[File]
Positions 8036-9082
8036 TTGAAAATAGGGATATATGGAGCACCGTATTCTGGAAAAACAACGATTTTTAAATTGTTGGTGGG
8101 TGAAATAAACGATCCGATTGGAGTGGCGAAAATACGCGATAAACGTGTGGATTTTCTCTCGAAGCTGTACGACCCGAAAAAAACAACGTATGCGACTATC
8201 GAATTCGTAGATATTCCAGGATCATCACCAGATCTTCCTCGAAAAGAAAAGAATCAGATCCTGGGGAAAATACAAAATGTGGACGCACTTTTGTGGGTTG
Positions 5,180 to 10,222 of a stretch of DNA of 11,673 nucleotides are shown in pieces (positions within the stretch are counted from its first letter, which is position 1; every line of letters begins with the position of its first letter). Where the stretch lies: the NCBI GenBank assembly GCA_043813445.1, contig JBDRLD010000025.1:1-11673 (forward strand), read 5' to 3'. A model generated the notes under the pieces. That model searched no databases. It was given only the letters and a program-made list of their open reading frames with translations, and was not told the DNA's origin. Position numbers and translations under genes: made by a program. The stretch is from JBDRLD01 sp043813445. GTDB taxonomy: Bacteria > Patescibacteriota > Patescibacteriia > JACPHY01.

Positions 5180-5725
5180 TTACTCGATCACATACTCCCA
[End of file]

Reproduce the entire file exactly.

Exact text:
Positions 8036-9082
8036 TTGAAAATAGGGATATATGGAGCACCGTATTCTGGAAAAACAACGATTTTTAAATTGTTGGTGGG
8101 TGAAATAAACGATCCGATTGGAGTGGCGAAAATACGCGATAAACGTGTGGATTTTCTCTCGAAGCTGTACGACCCGAAAAAAACAACGTATGCGACTATC
8201 GAATTCGTAGATATTCCAGGATCATCACCAGATCTTCCTCGAAAAGAAAAGAATCAGATCCTGGGGAAAATACAAAATGTGGACGCACTTTTGTGGGTTG
Positions 5,180 to 10,222 of a stretch of DNA of 11,673 nucleotides are shown in pieces (positions within the stretch are counted from its first letter, which is position 1; every line of letters begins with the position of its first letter). Where the stretch lies: the NCBI GenBank assembly GCA_043813445.1, contig JBDRLD010000025.1:1-11673 (forward strand), read 5' to 3'. A model generated the notes under the pieces. That model searched no databases. It was given only the letters and a program-made list of their open reading frames with translations, and was not told the DNA's origin. Position numbers and translations under genes: made by a program. The stretch is from JBDRLD01 sp043813445. GTDB taxonomy: Bacteria > Patescibacteriota > Patescibacteriia > JACPHY01.

Positions 5180-5725
5180 TTACTCGATCACATACTCCCA